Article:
The leaked credentials were granting full control on all Maven repositories, but only over the REST API. It means that the last modified time (mtime) of the files on the file system could not be forged by a potential malicious user. We based most of our audit on that fact:
If a file was tainted, it’s mtime can only be between the leak date and the time we revoked the credentials.
As an approximation, it means in the last 350 days when we revoked the credentials. We found about 100k of such files.
In this list, there are some files coming from our maven_central proxy, which were not modifiable by the leaked credentials, so we can already exclude all of them: about 10k files.
Within this set of files, the primary artifacts are jar files. Luckily, our community is used to sign its jars. This cannot be forged. So, if a jar file is signed with the Foundation certificate, then it’s not tainted. We found 21168 signed jars and 26076 regular (not signed) jars.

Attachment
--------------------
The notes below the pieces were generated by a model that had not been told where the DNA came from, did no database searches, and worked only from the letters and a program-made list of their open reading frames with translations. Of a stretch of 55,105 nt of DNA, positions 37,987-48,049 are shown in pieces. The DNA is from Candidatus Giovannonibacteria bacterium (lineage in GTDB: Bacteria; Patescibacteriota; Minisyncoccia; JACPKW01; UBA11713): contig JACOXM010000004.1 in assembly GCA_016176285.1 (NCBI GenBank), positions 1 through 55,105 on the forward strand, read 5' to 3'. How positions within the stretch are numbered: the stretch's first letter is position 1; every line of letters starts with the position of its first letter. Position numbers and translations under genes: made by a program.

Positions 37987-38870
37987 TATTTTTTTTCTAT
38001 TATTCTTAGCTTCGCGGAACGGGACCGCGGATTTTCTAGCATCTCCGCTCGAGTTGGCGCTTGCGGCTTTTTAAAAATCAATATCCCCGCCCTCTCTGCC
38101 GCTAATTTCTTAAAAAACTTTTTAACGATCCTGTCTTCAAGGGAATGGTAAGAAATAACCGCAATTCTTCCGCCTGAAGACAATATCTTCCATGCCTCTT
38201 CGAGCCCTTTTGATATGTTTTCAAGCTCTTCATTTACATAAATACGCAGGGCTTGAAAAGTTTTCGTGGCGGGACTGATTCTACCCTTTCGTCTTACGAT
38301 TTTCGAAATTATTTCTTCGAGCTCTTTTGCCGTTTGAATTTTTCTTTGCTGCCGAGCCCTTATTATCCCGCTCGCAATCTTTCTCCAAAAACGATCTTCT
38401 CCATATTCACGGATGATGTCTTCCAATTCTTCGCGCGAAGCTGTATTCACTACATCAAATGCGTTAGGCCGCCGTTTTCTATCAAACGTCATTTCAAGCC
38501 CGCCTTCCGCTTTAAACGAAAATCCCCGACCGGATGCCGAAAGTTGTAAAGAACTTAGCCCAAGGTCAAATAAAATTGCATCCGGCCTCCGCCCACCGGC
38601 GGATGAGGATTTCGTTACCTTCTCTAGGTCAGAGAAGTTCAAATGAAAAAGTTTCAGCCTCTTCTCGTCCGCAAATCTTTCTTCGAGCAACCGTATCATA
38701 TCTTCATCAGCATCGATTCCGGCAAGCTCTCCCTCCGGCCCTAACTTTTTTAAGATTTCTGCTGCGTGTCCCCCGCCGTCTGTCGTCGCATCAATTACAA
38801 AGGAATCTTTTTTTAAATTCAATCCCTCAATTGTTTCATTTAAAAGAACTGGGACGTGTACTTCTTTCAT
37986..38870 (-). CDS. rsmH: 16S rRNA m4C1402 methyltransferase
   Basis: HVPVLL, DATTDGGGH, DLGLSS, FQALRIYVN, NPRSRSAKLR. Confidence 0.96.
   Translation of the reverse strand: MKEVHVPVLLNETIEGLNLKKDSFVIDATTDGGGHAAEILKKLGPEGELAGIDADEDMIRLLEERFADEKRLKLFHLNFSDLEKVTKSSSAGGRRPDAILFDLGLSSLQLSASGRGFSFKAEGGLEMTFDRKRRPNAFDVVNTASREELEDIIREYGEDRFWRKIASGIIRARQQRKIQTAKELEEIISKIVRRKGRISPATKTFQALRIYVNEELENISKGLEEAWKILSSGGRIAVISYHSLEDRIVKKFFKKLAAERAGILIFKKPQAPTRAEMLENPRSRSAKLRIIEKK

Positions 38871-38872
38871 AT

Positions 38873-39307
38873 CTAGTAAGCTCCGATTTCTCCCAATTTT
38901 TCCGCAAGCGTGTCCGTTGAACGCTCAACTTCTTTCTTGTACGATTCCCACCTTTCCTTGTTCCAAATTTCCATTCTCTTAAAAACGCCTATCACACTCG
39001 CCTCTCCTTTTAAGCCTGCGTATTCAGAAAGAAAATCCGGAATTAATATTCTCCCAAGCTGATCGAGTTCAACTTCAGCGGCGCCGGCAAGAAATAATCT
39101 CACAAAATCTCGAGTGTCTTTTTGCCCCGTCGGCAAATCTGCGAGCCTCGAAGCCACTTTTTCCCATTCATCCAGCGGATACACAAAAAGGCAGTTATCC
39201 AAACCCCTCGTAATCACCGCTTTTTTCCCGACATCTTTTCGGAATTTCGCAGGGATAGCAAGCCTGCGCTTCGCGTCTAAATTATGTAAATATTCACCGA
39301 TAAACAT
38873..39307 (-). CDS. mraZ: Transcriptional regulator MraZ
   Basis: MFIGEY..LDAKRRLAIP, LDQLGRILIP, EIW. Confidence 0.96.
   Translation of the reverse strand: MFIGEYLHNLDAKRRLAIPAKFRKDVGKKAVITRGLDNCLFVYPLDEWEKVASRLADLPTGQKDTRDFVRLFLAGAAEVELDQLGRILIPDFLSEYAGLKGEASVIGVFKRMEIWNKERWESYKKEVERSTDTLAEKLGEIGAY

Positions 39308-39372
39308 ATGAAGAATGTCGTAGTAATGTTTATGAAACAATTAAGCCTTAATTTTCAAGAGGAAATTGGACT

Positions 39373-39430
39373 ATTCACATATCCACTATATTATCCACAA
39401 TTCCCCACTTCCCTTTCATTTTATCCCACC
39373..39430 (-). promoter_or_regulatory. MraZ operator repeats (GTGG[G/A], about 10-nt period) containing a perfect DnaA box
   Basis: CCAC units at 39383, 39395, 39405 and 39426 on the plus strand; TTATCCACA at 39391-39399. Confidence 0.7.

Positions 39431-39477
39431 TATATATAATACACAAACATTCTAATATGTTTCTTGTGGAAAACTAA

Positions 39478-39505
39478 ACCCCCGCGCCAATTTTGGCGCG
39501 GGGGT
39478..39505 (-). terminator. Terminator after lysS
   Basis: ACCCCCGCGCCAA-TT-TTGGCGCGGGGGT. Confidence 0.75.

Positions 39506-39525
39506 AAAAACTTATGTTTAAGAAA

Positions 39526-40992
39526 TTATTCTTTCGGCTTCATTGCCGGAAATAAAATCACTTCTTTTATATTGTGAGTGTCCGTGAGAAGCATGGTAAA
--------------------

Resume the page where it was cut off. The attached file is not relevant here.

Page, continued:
Some projects publish to both repo.eclipse.org and to Maven Central. Maven Central is mostly immutable and can be considered trustful. Once something is published over there, it cannot be tainted. So, if we find that an unsigned jar is identical on both locations, then it’s not tainted. Unfortunately, there are no snapshots on Maven Central, so we can only check for release jars: we found 1548 unsigned release jars.
Unfortunately, projects usually don’t publish the exact same jar to both locations. They often do that as part of 2 different build steps leading to non binary identical jar files in the end. We cannot rely on binary comparison to check if the jar is modified or not. In order to take those slight changes into account, we need to do a deep comparison of jars content, ignoring the changes that can be ignored (signatures, some metadata…). We used jardiff for that purpose.